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Owning property in Mexico is easier than you might think.

Mexico welcomes foreign investment. To that end has made it possible for foreigners to own and enjoy the property, very much as you do back home.  In the Los Cabos area that could not be truer.

Currently, there are two ways in which a non-national can own residential or commercial property.

 

Fideicomiso | Residential Property

Residential property purchased in the Restricted Zone by a non-national must be held in a bank trust using an instrument called a Fideicomiso. The Bank Trust allows a non-Mexican owner the power they need to control their property, very much the same way you would enjoy owning real estate at home,  including selling, renting, making improvements, mortgaging or otherwise enjoying your property.

Mexican Corporation | Non-Residential Property

Through a Mexican or Foreign-owned corporation, non-nationals may enter a Fee-Simple Title when acquiring a non-residential property. It is important to note that with a Fee-Simple Title you must subject yourself to Mexican law.  You must also register with the Ministry of Foreign Affairs that the property is for non-residential use.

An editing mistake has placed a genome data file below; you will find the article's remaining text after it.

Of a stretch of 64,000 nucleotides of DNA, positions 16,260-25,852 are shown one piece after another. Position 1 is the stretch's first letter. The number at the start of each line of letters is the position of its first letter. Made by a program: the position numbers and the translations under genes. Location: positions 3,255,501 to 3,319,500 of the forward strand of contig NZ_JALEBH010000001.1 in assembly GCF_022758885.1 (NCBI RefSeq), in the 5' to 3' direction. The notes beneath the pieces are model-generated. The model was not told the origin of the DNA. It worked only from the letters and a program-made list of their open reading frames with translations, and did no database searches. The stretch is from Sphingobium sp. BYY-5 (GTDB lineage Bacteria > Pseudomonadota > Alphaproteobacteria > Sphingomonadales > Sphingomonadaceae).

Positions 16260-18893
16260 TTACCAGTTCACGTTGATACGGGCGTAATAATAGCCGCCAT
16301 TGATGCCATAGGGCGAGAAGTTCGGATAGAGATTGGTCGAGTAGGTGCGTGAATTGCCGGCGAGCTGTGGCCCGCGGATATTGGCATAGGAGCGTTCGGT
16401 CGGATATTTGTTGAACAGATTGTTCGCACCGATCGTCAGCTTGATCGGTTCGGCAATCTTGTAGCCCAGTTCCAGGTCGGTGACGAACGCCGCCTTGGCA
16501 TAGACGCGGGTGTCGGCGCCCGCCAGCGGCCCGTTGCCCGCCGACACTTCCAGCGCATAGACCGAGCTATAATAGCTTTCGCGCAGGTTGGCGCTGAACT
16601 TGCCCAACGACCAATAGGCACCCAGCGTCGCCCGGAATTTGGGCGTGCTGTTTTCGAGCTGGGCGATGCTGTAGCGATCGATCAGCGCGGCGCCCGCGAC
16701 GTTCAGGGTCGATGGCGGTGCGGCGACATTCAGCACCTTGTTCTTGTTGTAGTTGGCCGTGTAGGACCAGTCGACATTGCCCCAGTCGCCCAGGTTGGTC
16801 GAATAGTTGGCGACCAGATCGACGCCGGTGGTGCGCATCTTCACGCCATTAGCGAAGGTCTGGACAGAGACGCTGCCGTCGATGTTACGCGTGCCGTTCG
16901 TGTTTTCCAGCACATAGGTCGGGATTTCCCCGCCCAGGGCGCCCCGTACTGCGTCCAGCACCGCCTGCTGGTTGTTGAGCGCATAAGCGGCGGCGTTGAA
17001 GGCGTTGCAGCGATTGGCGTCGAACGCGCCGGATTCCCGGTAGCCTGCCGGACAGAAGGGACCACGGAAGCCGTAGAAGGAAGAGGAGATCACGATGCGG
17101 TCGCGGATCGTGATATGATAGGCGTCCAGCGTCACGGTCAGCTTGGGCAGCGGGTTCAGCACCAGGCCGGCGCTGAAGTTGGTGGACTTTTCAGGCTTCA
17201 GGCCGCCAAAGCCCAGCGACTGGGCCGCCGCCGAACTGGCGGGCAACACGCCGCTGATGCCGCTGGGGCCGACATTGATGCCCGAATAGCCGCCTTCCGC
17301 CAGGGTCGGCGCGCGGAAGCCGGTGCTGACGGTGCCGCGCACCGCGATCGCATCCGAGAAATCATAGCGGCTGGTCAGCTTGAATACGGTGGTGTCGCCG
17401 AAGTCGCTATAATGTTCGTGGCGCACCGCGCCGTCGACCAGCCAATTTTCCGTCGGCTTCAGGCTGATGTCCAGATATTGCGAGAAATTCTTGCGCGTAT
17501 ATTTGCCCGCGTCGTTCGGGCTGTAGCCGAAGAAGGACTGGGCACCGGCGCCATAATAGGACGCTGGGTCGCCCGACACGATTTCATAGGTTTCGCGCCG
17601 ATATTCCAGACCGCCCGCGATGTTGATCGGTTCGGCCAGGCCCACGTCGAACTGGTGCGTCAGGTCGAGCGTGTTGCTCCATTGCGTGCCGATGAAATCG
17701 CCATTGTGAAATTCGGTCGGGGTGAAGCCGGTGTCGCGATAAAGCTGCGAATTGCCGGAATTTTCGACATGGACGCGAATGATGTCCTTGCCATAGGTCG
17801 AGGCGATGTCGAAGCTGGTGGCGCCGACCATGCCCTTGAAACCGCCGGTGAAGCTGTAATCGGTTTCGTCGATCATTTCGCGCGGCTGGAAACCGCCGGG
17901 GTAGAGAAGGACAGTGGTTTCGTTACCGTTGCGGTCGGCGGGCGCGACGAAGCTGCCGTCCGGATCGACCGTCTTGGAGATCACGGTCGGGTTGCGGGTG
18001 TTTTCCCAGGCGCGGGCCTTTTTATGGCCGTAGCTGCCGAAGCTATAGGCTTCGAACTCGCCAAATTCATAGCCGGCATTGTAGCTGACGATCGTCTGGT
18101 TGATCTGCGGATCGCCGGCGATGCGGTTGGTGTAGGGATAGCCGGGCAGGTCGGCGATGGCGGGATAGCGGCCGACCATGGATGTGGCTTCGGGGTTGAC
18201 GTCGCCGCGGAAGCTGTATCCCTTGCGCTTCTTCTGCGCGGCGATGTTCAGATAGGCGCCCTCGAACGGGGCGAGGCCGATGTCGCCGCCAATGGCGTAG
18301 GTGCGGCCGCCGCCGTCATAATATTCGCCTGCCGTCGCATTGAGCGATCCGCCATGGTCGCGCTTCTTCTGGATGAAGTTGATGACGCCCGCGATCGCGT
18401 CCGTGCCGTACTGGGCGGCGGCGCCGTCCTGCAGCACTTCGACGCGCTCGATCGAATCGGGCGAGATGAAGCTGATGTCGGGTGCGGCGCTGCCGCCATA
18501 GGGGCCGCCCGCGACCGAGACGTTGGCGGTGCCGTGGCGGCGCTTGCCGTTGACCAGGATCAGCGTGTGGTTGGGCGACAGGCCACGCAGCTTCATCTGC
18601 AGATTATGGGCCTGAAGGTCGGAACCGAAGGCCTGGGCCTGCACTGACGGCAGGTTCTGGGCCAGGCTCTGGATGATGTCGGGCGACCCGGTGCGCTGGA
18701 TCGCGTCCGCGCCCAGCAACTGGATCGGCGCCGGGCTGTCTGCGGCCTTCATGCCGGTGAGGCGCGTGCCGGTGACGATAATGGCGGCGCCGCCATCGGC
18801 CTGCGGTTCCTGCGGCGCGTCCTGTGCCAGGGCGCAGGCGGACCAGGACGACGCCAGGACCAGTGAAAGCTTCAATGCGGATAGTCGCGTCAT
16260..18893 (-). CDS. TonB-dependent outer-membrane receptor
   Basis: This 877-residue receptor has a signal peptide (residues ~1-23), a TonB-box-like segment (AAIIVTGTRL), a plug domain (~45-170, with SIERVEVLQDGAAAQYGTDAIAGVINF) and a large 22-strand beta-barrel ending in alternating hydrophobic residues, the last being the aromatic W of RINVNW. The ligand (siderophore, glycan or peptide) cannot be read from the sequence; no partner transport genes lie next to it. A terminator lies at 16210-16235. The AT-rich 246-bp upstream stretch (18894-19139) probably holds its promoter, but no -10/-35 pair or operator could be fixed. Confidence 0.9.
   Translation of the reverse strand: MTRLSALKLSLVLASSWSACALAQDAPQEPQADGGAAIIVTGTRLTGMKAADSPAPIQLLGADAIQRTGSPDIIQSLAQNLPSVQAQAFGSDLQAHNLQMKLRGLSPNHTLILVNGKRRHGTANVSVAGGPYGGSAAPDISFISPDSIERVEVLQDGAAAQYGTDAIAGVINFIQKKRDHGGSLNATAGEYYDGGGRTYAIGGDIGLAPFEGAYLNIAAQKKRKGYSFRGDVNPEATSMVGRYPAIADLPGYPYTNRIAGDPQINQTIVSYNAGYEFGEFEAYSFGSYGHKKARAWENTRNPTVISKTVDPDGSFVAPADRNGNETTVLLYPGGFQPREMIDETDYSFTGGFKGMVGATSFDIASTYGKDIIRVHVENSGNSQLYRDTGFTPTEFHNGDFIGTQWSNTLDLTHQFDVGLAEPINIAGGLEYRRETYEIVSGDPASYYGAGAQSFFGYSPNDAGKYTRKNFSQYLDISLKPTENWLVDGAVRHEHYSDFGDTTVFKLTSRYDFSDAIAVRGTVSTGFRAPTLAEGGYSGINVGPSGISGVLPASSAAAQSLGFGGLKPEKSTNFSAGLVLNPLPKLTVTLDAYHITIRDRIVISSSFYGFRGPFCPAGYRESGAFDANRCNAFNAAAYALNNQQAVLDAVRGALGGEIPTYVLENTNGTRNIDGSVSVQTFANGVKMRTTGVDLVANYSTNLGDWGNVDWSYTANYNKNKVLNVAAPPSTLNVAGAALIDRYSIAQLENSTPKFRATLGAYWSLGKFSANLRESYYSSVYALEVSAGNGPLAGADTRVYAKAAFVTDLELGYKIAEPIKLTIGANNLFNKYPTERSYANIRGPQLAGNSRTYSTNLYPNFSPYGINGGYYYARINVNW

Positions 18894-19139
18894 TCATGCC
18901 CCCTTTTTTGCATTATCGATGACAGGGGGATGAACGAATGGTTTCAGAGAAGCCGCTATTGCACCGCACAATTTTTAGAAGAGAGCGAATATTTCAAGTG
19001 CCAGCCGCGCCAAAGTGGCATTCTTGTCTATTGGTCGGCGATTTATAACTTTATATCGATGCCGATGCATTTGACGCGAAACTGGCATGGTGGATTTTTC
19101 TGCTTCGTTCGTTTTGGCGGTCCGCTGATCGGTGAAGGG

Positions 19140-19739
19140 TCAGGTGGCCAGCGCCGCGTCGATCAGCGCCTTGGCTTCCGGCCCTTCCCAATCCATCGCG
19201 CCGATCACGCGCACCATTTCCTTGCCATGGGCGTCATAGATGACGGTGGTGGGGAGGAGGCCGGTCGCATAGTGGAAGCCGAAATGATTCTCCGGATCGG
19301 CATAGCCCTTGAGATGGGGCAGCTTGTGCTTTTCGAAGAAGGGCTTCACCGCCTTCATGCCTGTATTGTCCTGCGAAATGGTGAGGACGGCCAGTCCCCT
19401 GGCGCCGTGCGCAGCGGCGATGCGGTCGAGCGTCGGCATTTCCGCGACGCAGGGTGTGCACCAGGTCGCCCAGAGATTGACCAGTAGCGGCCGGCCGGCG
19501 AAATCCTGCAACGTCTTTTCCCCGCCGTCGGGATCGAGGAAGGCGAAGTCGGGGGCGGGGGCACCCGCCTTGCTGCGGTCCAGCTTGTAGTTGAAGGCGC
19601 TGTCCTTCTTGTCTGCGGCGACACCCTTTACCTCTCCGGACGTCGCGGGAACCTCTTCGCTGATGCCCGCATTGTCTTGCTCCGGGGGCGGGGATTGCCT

What is The Restricted Zone

To understand how you own property in Mexico it is important to know that all Los Cabos property is in the “Restricted Zone”.

The Restricted Zone is defined as all land located within 100 kilometers of any national border and within 50 kilometers of any ocean.

The Mexican Constitution also states that no foreigner is allowed to purchase direct title to land within the Restricted Zone.

 

 

To encourage foreign investment in the highly desirable areas along the coastline like Los Cabos, Mexico created a Foreign Investment Law. This law allows foreigners to acquire indirect title to land in the Restricted Zone by one of two methods; through a Mexican corporation for non-residential property or through a Bank Trust (Fideicomiso) for residential property.